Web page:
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It’s funny that after three months of living this new remote quarantine lifestyle, the idea of things going back to the “normal” is both comforting yet strange. Just three months ago, I was leaving campus to head off for spring break, barely sparing my friends more than a passing farewell and a “See you in a week.” A week of relaxation, one month and a half of spring semester, and a whole summer of family time and two months in Tanzania. Fast forward halfway into spring break, Duke pulls out the all caps email and ends the normal semester as we once knew it. Three weeks later, all university sponsored travel is cancelled.


It has been hard finding purpose and tasks to keep occupied with during this global pandemic. Most internships shriveled up and travel is essentially out of the question. I want to look forward to the return of life as we once knew it, but it feels almost foreign to even think about; too many unknowns and not enough givens. So, when DukeEngage proposed the idea of a remote project, I finally felt something other than lethargic for the first time in a long time.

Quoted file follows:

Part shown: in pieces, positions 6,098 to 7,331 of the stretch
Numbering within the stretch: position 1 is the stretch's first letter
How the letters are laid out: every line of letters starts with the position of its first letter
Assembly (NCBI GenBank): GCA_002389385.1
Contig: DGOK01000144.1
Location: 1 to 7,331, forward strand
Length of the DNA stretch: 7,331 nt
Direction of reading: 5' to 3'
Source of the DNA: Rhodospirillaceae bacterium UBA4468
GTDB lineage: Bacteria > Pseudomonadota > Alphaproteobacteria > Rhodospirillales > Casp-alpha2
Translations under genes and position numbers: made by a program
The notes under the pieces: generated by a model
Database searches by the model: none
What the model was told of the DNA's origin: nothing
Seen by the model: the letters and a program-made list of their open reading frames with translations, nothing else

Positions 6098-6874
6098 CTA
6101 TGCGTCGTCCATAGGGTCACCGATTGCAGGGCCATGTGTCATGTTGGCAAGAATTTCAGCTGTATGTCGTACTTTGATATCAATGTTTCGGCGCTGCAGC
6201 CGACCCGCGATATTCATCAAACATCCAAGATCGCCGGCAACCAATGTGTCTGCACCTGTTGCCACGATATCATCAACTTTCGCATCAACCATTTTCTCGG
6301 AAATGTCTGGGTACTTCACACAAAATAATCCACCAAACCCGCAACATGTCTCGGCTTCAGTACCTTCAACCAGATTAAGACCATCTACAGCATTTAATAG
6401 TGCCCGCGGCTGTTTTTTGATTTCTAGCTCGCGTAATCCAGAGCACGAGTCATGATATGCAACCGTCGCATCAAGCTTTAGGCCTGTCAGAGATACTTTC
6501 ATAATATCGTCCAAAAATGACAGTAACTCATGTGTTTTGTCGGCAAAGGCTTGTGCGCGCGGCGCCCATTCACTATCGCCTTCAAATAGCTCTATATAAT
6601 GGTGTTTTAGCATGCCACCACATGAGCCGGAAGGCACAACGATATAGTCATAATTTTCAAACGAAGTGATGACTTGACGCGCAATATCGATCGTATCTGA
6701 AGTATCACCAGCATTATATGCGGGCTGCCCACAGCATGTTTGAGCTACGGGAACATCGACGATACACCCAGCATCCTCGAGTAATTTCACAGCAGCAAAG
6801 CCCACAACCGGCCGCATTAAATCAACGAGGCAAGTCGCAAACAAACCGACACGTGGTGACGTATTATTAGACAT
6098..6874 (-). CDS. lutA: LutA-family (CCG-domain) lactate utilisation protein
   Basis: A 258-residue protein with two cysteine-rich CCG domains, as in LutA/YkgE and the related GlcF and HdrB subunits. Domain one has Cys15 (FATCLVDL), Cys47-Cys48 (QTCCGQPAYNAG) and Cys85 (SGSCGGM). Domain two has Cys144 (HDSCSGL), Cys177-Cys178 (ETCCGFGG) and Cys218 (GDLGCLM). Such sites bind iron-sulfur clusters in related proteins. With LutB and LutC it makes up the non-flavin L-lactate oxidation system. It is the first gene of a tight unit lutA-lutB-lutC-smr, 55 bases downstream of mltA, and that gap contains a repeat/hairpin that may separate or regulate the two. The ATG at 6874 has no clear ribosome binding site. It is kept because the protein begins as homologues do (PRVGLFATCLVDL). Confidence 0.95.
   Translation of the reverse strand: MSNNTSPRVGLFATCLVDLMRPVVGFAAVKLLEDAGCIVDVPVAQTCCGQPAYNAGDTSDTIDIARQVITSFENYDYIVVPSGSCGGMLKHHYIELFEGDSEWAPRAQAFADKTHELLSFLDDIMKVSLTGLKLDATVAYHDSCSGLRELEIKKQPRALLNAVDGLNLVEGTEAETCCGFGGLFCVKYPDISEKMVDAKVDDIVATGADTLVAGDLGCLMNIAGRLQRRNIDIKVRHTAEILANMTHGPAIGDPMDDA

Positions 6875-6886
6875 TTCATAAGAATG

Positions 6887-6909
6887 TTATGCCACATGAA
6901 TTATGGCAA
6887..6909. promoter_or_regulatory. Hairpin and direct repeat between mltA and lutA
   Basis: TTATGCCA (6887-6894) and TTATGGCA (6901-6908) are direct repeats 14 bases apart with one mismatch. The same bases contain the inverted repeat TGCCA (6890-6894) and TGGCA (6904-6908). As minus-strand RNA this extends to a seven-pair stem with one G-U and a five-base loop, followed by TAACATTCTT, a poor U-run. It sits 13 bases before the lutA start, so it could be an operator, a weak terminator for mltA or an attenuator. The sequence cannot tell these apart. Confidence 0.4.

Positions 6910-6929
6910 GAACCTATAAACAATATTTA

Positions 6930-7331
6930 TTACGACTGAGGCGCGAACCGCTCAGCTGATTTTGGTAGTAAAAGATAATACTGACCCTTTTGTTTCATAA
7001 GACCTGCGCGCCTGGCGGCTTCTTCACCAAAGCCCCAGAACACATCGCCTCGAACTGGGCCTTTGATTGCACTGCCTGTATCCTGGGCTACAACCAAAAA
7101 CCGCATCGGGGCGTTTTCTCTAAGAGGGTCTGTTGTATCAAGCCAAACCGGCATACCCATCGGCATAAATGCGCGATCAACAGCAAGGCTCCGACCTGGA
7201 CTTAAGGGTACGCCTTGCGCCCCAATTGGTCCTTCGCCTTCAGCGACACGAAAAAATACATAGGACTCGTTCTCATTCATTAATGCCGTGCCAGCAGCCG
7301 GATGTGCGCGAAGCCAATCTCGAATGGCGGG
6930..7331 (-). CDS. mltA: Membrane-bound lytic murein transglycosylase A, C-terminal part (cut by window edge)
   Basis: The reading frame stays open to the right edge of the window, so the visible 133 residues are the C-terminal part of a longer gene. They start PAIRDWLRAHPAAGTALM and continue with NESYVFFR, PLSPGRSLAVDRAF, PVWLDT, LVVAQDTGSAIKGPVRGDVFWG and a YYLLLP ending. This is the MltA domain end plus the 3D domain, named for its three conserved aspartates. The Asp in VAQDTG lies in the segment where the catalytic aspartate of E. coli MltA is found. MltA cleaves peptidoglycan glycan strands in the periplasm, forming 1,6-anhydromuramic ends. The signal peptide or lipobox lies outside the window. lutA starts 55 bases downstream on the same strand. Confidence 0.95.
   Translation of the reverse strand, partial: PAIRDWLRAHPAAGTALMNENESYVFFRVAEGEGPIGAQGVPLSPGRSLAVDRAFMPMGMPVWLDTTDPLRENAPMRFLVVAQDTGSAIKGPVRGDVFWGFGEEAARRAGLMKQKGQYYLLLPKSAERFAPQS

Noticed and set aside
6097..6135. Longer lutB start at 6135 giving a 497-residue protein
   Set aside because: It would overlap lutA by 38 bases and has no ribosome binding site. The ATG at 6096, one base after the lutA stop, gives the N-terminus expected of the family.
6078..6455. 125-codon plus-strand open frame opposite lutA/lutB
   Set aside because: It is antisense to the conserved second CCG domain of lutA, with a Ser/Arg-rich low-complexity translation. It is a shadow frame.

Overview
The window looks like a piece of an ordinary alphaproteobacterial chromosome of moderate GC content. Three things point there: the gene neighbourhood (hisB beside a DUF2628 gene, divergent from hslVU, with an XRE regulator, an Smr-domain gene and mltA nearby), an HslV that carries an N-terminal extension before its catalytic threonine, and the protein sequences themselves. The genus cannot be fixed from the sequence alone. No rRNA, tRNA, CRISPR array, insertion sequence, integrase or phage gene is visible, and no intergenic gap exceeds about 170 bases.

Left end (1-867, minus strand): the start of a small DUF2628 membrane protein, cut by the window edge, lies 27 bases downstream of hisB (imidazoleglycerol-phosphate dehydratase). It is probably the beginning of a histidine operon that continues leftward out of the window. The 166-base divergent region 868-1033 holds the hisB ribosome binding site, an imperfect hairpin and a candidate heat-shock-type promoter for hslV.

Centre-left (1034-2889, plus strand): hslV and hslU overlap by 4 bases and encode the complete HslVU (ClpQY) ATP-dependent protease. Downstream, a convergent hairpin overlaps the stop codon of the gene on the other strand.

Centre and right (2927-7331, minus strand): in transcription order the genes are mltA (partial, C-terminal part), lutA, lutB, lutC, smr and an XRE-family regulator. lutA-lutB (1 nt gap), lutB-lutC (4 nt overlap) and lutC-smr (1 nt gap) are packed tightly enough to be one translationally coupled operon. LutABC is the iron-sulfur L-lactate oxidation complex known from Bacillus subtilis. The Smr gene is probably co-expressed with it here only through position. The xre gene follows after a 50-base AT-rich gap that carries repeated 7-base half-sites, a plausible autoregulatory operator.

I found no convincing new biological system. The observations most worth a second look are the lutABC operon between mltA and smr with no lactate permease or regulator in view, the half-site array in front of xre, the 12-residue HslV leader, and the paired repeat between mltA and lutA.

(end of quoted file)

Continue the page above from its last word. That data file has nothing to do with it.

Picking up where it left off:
This week concludes week 1 of my DukeEngage Independent (Virtual) Project interning with Engineering World Health, headquartered in Durham, North Carolina. EWH is actually the organization I was going to be partnering with this summer in Tanzania, sans pandemic, so this opportunity to work with them still was very exciting. I chose to reach out to them because of my interest in their mission of empowering the biomedical engineering community to improve the delivery of healthcare in the developing world.


So far, I have delved deep into the teaching curriculum EWH provides both its Institute students and to any university club that has an interest. My task at the moment is organizing Summer Institute Secondary Project Reports and highlighting projects that appear to be the most impactful, efficient, and sustainable. Doing so allowed me to gain much insight into the creative thought processes of students participating in the program as they organize a subproject to cater to the specific needs of the hospitals they were stationed at. While a far mimicry of actually experiencing all Tanzania has to offer, I look forward to learning more about what goes on behind the scenes of the program and to work alongside the people that make it all possible.